This confuses a lot of people when dealing with concert power issues. This is how the electrical load is distributed. What are the differences between the two?
Single-phase power is the most common type of electrical power used in homes and small businesses. It consists of one “hot” wire, one neutral wire, and a ground wire. Single-phase power can provide enough power to power a refrigerator, some lights, and a few other small appliances. This type of power is generally not suitable for larger venues such as concerts or festivals because it does not provide enough power for all of the lighting and sound equipment.
Three-phase power is the type of electrical power used in industrial and larger commercial buildings. It consists of three “hot” wires, a neutral wire, and a ground wire. Three-phase power can provide enough power to run large motors, multiple air conditioners, and other high-demand electrical equipment. At a concert or festival, three-phase power is needed to power the sound system, lighting, and other large electrical equipment. Single-phase power is not adequate for this purpose and could cause the equipment to malfunction. Three-phase power provides enough power to run the equipment without overloading the circuit.
One other important difference between 3-phase power vs. single-phase power is the consistency of the delivery of power. A single-phase power supply simply does not offer the same consistency as a three-phase power supply. A three-phase power supply delivers power at a steady, constant rate versus dips in rate seen in single-phase power. It’s also much more efficient, carrying three times the load.
To make a long story short, larger concerts require 3-phase 208 voltage in the United States.
Along with the primary source of electricity, you will need a distribution system to get the power where it is required. Portable electrical power distribution boxes and cable runs to and from them are used for this purpose. There is no “one size fits all”. Each job will have different requirements.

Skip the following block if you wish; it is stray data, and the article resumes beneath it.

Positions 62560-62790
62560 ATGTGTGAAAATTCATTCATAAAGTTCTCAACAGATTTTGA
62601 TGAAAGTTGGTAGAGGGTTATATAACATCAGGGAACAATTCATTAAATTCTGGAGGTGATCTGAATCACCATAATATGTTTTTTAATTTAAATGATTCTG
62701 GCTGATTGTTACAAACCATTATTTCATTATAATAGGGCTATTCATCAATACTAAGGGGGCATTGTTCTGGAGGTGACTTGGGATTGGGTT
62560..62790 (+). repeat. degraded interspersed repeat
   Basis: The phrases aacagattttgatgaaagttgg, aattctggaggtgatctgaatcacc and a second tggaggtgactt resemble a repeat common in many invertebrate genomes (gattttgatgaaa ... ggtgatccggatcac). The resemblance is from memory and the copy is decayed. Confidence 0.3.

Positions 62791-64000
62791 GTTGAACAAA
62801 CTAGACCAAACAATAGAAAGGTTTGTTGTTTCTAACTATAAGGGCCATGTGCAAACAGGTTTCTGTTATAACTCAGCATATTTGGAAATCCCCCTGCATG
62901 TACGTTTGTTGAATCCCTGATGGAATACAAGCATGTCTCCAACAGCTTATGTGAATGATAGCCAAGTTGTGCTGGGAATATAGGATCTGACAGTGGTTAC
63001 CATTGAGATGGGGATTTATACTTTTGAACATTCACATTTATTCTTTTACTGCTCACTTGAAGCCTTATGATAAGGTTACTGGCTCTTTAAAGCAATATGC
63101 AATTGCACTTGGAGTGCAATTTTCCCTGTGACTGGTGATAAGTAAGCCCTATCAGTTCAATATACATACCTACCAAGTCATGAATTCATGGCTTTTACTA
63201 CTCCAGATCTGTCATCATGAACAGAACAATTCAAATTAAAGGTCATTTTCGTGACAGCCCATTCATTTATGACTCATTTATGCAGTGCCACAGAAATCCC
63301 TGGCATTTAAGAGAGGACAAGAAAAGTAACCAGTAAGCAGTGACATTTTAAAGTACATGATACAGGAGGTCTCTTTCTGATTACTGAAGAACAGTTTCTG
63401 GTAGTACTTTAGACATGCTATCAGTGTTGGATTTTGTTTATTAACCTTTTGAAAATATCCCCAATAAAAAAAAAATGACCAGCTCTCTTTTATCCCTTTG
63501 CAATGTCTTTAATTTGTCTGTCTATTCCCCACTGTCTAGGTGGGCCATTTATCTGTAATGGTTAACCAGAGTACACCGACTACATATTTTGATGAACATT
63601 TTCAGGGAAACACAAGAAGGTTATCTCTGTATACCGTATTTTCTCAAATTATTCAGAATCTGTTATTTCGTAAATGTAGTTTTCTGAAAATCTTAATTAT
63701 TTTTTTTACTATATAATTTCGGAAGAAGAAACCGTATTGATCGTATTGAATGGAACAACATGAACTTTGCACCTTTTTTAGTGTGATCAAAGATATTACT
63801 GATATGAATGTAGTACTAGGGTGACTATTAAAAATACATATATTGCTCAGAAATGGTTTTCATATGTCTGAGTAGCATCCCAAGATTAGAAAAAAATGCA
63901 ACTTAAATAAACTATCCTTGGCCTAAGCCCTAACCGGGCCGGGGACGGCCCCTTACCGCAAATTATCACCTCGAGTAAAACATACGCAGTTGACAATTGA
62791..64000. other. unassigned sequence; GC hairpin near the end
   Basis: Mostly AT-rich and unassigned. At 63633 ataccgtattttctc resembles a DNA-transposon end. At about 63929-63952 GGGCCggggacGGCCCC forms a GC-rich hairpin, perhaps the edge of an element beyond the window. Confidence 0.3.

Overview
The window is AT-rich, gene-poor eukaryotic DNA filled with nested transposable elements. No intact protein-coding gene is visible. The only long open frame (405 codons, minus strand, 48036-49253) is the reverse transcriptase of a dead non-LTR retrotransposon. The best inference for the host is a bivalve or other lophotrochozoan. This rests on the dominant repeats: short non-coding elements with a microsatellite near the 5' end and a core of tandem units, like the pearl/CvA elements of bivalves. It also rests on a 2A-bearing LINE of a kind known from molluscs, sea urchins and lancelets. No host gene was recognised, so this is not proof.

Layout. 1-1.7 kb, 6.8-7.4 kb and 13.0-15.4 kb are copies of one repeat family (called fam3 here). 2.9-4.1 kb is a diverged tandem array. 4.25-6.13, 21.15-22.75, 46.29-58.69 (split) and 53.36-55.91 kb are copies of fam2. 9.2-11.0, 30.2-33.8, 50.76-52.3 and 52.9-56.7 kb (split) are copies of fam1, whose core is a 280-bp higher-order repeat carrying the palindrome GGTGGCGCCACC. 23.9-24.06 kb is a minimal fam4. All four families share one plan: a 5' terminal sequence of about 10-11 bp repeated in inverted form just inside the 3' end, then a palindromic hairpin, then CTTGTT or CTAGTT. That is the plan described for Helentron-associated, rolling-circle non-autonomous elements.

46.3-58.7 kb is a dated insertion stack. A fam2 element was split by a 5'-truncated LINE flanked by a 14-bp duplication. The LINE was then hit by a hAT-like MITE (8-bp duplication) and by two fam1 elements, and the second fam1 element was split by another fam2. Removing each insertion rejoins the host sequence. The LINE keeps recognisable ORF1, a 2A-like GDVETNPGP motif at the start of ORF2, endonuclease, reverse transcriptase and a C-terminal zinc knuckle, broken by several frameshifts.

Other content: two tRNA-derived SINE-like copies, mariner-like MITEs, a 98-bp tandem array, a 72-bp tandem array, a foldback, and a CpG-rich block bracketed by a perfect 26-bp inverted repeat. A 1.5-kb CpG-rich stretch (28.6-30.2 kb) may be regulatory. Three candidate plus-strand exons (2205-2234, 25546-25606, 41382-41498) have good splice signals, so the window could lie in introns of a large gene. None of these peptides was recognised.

The amount of power required will depend on the size and scale of the event, with larger shows requiring more power than smaller ones. This power can be supplied in a variety of ways, such as from a generator or a local utility company. Generators are often the preferred option as they are more cost-effective and provide more flexibility in terms of the type of power that can be supplied.
The type of power required will depend on the equipment and the electrical needs of the event. Typically, the event will require three-phase power, which ensures a constant and balanced supply of power. It is important to ensure that the generator is capable of supplying the required type of power, and that all cables and connections are compatible.
Once the power is sourced, it needs to be distributed throughout the event. This is done via a network of cables and distribution boards, which are responsible for ensuring that the power is distributed to the right places. It is important to ensure that the cables are rated for the power they are carrying and that the distribution boards are reliable and up to code.
Finally, there are safety considerations to keep in mind when it comes to electrical power. It is essential to ensure that all equipment is properly grounded and that all cables and connections are secure. It is also important to ensure that all personnel are aware of the potential risks of working with electricity, and that any exposed cables are taped down or otherwise shielded.
When it comes to putting on an outdoor concert or festival, electrical power is a crucial consideration. It is important to understand the power needs, the type of power required, how it is distributed and the safety considerations that need to be taken into account. With the right planning and preparation, an outdoor concert or festival can be a great success.